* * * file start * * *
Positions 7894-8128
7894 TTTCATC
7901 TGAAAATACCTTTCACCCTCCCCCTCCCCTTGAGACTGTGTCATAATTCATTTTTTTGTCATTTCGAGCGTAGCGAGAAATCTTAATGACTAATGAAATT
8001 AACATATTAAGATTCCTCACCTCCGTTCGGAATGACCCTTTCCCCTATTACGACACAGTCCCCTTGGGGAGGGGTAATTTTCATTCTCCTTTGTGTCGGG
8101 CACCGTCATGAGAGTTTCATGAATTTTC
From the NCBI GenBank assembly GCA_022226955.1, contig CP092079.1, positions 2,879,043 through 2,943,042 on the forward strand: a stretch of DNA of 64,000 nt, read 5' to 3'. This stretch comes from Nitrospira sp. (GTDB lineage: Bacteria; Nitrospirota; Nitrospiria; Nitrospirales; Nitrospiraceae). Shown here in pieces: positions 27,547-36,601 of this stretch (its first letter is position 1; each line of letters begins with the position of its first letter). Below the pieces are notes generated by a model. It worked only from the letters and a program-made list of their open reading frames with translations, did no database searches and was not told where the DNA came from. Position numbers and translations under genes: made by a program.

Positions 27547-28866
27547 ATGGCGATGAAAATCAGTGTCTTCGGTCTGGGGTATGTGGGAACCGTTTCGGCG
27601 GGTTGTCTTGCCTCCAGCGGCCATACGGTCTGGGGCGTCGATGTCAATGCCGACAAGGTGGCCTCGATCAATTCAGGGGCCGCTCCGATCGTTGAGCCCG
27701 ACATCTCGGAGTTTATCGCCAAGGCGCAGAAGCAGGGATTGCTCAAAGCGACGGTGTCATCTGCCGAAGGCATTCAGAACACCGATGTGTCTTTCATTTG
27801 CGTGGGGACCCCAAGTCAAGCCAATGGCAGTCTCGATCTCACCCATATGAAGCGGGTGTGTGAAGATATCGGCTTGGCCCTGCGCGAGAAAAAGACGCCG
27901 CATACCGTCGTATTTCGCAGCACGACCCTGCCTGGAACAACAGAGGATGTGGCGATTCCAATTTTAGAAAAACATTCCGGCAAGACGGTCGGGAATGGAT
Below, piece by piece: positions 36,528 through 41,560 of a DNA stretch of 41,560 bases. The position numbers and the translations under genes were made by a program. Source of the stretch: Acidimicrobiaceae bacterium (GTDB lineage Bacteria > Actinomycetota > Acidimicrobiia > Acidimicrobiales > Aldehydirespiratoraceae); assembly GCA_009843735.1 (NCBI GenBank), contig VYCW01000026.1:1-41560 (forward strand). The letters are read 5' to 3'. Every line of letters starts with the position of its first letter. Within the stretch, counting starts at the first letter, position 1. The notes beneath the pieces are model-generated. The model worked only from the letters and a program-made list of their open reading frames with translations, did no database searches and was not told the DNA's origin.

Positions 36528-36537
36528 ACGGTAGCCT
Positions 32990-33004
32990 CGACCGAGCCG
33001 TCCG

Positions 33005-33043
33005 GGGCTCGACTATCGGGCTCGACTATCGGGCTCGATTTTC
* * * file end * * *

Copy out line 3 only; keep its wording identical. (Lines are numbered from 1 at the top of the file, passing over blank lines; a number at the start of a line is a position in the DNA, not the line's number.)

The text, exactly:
7901 TGAAAATACCTTTCACCCTCCCCCTCCCCTTGAGACTGTGTCATAATTCATTTTTTTGTCATTTCGAGCGTAGCGAGAAATCTTAATGACTAATGAAATT